Written by Jonathan Breeden
Not every parent takes their responsibilities seriously. And some adults are not capable of being a parent. As a result, sometimes the children suffer significant physical or psychological harm.
If you want to terminate your ex’s parental rights, you need to contact a custody lawyer to discuss your options. Whatever your situation, an attorney will explain the process of asking the court to permanently end your ex’s rights, and whether you are likely to obtain the outcome you want.
With offices in Raleigh, Garner, Angier, and Smithfield, Breeden Law Office can help you find a solution that works for you and your family. Call (919) 205-5254 today or contact us online to schedule a consultation.
If you want your ex’s parental rights terminated, you must file a petition in a court with appropriate jurisdiction. You usually file in the county where you and your child live, or you may file in the county where the other parent lives. It is best to speak with an attorney about the appropriate place to file the petition. If you file somewhere without proper jurisdiction, the case will likely be dismissed.
Once you file the petition, you must provide service of process to the other parent. Providing a service of process is not as simple as handing your ex the paperwork or mailing it to them. You may need to pay the county sheriff’s office to serve your ex or hire a private process server.
Once you serve your ex with the termination petition, they have 30 days to respond. They also have the right to hire an attorney and will be appointed an attorney if they financially qualify.
If your child’s other parent wants to keep their parental rights, their response will likely defend themselves. However, if your child’s other parent agrees, their response may say so or choose not to file a response.
If your ex agrees or chooses not to respond, the court may order a straightforward termination of their parental rights. However, if your ex responded, then you must show that terminating their rights is appropriate.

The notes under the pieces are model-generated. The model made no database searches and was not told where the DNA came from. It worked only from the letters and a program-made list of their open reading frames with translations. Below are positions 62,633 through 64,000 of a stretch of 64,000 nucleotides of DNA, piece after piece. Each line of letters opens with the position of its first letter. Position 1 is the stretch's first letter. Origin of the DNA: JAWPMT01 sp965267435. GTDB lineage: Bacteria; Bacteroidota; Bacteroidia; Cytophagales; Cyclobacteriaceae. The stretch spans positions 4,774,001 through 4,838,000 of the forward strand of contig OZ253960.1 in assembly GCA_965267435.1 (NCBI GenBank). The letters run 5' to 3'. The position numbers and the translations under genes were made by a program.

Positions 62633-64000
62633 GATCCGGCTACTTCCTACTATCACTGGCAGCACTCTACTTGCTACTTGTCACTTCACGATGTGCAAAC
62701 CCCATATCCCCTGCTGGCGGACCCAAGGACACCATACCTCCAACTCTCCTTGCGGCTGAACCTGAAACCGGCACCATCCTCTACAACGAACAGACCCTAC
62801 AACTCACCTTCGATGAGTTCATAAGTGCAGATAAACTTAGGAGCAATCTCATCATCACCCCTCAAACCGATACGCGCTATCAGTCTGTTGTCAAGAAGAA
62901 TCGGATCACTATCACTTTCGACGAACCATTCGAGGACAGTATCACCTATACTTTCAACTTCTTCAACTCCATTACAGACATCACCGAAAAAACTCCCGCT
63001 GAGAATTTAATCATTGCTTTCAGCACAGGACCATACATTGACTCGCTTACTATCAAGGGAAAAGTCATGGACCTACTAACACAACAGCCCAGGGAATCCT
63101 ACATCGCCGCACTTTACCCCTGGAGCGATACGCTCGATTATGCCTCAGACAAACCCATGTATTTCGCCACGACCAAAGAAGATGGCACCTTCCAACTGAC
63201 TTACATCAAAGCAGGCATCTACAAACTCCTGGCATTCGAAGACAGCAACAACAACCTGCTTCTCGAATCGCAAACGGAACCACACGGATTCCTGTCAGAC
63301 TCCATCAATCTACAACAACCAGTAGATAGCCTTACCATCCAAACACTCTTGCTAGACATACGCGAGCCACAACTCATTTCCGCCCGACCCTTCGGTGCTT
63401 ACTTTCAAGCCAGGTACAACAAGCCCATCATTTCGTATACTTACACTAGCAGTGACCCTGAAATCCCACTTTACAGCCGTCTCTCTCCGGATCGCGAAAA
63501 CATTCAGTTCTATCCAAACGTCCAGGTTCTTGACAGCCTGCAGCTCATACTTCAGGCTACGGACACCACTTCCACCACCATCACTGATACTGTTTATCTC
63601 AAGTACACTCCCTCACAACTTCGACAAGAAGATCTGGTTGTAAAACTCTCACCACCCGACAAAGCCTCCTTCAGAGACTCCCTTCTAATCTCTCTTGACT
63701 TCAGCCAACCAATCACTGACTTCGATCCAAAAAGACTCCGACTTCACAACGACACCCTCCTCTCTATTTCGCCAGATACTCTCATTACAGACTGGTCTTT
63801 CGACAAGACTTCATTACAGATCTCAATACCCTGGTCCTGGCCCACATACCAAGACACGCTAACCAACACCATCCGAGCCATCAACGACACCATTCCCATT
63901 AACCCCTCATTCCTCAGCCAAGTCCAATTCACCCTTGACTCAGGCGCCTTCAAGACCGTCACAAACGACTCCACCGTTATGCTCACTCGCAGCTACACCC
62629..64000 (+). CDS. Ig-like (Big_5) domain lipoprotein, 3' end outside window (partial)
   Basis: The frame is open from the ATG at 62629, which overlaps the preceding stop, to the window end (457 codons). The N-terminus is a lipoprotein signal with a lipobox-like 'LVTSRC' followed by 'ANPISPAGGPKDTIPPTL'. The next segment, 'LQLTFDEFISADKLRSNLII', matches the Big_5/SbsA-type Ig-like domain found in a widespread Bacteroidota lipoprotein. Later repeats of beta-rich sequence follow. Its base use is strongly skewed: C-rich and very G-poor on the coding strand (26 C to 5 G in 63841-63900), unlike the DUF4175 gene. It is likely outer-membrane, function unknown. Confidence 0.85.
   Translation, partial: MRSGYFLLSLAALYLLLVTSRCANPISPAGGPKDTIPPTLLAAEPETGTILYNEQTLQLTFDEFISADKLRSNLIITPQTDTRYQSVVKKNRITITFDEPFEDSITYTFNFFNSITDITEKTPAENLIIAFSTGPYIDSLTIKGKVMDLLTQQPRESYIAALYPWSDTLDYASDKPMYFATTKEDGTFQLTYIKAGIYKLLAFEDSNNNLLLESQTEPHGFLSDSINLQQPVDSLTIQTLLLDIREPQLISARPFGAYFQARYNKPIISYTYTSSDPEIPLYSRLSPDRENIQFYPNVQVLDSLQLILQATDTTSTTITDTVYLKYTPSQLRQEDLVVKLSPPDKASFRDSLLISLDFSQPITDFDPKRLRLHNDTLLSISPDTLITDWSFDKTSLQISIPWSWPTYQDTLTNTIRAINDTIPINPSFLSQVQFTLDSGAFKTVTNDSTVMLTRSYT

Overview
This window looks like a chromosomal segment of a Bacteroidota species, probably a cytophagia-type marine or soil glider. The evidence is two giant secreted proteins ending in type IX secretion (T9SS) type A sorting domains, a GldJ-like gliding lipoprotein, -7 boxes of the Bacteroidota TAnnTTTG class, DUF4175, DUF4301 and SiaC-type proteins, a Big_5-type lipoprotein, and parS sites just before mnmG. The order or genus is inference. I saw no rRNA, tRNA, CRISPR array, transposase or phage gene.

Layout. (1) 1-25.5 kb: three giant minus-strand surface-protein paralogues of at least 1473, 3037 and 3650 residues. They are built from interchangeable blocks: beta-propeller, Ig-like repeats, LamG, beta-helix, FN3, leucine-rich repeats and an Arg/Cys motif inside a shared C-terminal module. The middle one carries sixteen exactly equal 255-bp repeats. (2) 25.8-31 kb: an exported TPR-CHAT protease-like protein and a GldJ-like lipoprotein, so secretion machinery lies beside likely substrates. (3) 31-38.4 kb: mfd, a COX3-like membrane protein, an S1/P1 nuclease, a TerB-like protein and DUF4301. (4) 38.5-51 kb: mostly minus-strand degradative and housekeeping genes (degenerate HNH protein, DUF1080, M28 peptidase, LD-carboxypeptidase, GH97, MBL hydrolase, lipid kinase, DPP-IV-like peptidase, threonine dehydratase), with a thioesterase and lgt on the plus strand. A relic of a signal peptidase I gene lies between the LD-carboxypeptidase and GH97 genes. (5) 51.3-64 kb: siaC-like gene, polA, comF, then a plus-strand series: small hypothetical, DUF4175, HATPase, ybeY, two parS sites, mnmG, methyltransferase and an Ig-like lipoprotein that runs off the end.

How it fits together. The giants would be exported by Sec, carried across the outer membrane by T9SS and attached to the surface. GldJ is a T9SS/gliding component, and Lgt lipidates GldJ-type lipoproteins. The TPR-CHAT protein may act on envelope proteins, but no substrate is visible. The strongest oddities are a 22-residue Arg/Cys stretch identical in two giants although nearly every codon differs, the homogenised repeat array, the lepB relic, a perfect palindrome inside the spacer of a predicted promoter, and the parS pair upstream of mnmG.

First, you must establish grounds to terminate your ex’s parental rights.
Legal grounds for termination of parental rights include, but are not limited to:
If you are unsure of whether or not you have grounds to terminate parental rights, speak with a lawyer. An attorney can explain the law and analyze your situation. If you cannot currently establish a valid termination of your ex’s rights, then filing a petition may not be in your family’s best interests.
Second, you need to demonstrate that terminating your ex’s parental rights is in your child’s best interests. A judge will look at numerous factors, like your child’s age, the relationship between the other parent and your child, whether the termination will improve the situation, whether the situation is likely to change, and the likelihood of someone adopting your child.
This is often the most difficult part of a termination case, even when the legal grounds are clear.
If you succeed in having your ex’s parental rights terminated, they are entirely revoked. Therefore, they won’t have a right to contact with your son or daughter or to make any decisions for them.
However, their obligations toward the child also end. This includes child support. As a result, you will be fully responsible for your child’s care without any assistance from their other parent.
This situation is not for every parent. But if you are interested in terminating your ex’s parental rights, call attorney Jonathan Breeden. He will thoroughly review the law and your situation to determine the likelihood of a successful petition.
If terminating your ex’s parental rights is not an option or not your best move, attorney Breeden will explain your other options. For example, an emergency custody order or modifying your custody agreement may be better alternatives.